Take a Knee to Take a Stand

Why NFL Athletes Are in the Right

Take a Knee to Take a Stand

As of late, NFL players have sparked the controversial topic of refusing to pay homage to the flag on the United States during the National Anthem at their own games. It has instigated debate among many, as well as infuriated the one and only Donald Trump, president of the U.S.

For decades, even centuries, it has been instilled in the minds of citizens from every country on the globe that one must pay respect to their country as an act of patriotism, especially through the pledge to the flag and the act of standing for the National Anthem. It is practiced every morning in schools and at major events, such as the good old American football games.

However, recently many of the NFL's beloved players have begun to kneel during the National Anthem; others have locked arms, bowed their heads, and some have even stayed in the locker room, refusing to partake in the tradition.

Kneeling during the National Anthem is not new in the media, however. This act of protest against police brutality towards minorities started last year in 2016, when Colin Kaepernick first took a knee in honor of police brutality victims. Since then, Kaepernick has received various amounts of backlash and has even been removed from the NFL. He lives now with the reputation of disrespect towards his country, when in reality, his actions prove the opposite.

To not stand for the pledge or the National Anthem is seen as disloyalty to your country, and sure, it is understandable why it could be conceived that way. However, it is inconceivable how one person could rant and spew nonsense about how disrespectful one is for not standing and then disrespect that individual for being quote-on-quote "disrespectful," when in all and complete honesty, this person has done absolutely nothing to their instigator on a personal level. It is pure hypocrisy.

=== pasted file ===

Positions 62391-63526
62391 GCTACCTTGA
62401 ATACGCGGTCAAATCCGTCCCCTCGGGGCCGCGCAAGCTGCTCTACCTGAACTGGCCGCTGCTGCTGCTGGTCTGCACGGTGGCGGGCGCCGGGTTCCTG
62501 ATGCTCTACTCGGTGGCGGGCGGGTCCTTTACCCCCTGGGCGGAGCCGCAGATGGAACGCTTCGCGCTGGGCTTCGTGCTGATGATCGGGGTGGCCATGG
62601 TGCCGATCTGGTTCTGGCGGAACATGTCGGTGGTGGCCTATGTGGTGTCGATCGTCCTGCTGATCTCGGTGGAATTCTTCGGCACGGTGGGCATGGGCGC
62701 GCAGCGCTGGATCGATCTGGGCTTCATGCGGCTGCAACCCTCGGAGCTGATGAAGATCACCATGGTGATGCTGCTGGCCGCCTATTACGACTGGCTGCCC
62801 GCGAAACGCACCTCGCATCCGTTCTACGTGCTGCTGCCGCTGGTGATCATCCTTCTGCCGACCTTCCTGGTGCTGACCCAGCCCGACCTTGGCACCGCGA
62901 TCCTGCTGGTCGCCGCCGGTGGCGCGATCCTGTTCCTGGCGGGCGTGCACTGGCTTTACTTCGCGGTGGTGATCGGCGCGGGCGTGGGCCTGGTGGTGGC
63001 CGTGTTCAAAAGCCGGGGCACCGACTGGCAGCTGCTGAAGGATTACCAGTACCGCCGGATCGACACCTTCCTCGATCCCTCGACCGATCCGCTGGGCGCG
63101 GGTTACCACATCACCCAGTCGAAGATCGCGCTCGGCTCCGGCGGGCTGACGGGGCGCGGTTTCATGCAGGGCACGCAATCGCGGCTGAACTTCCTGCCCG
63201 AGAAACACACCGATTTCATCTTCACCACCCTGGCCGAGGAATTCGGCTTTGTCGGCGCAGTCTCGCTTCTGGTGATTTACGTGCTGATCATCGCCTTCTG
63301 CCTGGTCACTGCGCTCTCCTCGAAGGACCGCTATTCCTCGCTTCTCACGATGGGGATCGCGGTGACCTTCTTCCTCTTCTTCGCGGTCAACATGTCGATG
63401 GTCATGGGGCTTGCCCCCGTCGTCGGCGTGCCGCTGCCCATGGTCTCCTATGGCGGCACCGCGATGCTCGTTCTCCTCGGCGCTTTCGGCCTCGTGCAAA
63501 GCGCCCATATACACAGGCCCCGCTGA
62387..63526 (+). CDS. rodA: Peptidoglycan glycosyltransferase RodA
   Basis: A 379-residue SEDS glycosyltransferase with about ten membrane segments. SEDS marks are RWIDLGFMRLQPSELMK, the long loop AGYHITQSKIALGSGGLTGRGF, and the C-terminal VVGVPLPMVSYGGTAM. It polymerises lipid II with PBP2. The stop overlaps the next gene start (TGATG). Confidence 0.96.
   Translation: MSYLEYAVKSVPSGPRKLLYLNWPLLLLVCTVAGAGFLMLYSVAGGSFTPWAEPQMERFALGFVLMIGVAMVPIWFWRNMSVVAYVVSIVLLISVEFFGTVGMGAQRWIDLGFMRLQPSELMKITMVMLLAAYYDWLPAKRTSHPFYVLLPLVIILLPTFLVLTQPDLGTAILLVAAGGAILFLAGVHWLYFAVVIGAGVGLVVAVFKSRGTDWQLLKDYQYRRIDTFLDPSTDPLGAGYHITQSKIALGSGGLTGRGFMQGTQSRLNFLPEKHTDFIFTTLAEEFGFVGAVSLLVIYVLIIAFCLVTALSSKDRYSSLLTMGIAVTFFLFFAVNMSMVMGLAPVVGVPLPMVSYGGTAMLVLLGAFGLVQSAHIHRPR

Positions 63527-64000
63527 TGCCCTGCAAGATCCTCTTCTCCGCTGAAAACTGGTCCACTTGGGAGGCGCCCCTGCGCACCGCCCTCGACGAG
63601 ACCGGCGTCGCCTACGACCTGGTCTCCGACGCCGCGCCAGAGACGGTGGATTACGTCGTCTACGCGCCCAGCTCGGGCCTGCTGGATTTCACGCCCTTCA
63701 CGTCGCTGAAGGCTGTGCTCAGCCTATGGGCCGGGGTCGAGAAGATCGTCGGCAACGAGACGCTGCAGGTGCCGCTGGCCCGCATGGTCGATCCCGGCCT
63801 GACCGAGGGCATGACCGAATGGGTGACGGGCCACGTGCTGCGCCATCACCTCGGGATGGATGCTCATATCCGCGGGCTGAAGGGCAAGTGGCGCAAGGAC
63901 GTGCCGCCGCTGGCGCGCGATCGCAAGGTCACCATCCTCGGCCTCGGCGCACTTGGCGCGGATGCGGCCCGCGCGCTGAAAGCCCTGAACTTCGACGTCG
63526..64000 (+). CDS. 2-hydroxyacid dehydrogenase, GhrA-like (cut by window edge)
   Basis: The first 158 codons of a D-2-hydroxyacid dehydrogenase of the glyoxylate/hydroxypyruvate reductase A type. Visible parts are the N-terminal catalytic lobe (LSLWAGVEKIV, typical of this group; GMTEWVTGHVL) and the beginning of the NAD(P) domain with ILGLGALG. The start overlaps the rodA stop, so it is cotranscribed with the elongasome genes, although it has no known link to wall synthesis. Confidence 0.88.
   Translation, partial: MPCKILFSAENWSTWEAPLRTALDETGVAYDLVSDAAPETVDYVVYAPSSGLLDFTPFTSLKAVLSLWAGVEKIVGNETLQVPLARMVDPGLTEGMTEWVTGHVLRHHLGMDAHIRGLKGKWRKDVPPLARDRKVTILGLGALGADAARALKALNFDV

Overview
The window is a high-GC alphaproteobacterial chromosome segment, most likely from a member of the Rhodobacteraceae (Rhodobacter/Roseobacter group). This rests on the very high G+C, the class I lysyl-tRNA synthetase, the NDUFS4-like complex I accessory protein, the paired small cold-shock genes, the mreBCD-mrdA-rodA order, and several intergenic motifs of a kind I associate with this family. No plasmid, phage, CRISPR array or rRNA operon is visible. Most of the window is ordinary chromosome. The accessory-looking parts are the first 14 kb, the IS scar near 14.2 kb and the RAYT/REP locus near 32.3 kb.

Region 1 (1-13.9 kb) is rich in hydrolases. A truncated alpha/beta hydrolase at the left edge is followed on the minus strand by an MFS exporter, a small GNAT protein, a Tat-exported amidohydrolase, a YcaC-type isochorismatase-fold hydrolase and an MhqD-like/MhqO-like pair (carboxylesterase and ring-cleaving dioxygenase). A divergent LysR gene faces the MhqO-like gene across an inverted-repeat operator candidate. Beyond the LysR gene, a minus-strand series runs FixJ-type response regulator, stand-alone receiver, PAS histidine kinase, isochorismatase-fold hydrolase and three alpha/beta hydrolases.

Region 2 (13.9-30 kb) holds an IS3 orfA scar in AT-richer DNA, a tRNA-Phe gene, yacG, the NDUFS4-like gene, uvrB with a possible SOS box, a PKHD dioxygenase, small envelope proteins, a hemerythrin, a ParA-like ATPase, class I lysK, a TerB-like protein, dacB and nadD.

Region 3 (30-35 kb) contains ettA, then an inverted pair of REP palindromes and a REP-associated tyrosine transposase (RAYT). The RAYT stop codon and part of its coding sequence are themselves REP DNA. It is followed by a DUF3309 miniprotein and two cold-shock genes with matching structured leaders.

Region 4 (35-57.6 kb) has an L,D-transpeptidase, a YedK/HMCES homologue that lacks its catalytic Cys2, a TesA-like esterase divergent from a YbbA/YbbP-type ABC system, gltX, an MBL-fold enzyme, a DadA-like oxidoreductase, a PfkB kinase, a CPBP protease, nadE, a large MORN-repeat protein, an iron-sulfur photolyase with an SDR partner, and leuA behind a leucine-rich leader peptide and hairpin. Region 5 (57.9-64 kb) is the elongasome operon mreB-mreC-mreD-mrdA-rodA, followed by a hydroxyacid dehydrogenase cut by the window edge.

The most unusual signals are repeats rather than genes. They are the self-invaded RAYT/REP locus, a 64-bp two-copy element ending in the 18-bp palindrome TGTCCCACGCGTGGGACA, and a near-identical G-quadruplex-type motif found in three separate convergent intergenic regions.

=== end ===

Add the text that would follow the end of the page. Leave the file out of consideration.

It goes saying that it is disrespectful to refuse to stand for the flag that represents a country that disrespects the existence of minorities; a country being governed by a man that is the embodiment of bigotry, white supremacy, and misogyny.

At some point, it comes down to asking yourself: Am I standing because this is a country worth standing for or am I standing because everyone is standing? Because this is what I've been taught to do since I first stepped foot into a school?

Protesting during the National Anthem is not something that deserves such hate and criticism in these times. People are hating and criticizing because it is something against the norm, because it is not routine, because they feel it is an attack on the country, but it is not. It is men who realize that something in this country is not right. They kneel, not because they don't love their country, but because they love it so much that they want to see it prosper and thrive, and the only way for that to happen is through the unity of all American citizens, whether they be White, Black, Hispanic, Asian, Muslim, etc.

Does it make you uncomfortable to stand against what you've always followed? Then dare to be uncomfortable. Because it is only in the absence of comfort that anything is ever done.

Nyleme Herrera
Nyleme Herrera
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